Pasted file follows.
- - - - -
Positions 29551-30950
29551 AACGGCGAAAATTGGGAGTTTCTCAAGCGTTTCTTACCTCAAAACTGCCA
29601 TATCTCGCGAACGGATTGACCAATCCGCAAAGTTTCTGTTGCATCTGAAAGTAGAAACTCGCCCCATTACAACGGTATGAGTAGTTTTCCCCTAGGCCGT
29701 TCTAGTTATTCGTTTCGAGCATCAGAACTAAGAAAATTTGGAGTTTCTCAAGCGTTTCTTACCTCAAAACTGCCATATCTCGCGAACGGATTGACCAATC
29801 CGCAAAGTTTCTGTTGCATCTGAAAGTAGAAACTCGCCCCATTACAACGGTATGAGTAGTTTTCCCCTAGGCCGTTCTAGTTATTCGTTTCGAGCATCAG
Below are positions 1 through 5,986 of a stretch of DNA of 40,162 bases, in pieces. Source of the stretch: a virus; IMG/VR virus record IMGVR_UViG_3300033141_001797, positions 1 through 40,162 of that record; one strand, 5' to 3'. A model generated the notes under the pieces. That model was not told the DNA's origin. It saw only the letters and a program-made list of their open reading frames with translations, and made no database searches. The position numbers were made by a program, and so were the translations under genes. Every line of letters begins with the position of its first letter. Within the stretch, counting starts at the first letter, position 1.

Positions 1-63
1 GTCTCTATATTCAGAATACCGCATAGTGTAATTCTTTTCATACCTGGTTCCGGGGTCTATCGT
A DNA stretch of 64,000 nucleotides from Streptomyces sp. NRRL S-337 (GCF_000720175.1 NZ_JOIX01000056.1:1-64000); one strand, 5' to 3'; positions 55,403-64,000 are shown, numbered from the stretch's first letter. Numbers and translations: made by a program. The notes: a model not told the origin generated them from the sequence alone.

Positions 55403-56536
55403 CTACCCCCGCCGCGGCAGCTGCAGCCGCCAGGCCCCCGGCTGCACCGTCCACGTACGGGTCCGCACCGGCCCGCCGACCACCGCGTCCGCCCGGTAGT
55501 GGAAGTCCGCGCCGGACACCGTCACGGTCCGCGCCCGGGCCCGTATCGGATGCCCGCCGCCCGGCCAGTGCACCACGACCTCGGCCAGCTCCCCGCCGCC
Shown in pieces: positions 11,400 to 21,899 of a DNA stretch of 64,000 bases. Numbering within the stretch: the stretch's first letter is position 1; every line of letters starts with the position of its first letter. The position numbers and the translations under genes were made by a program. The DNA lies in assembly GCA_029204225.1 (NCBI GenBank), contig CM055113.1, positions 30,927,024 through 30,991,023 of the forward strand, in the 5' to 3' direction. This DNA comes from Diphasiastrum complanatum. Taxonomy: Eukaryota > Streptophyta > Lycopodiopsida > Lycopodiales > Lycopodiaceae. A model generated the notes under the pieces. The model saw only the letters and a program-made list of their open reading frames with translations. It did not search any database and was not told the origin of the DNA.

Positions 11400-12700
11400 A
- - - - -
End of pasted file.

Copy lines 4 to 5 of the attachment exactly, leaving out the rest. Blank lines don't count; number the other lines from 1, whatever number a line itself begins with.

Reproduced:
29701 TCTAGTTATTCGTTTCGAGCATCAGAACTAAGAAAATTTGGAGTTTCTCAAGCGTTTCTTACCTCAAAACTGCCATATCTCGCGAACGGATTGACCAATC
29801 CGCAAAGTTTCTGTTGCATCTGAAAGTAGAAACTCGCCCCATTACAACGGTATGAGTAGTTTTCCCCTAGGCCGTTCTAGTTATTCGTTTCGAGCATCAG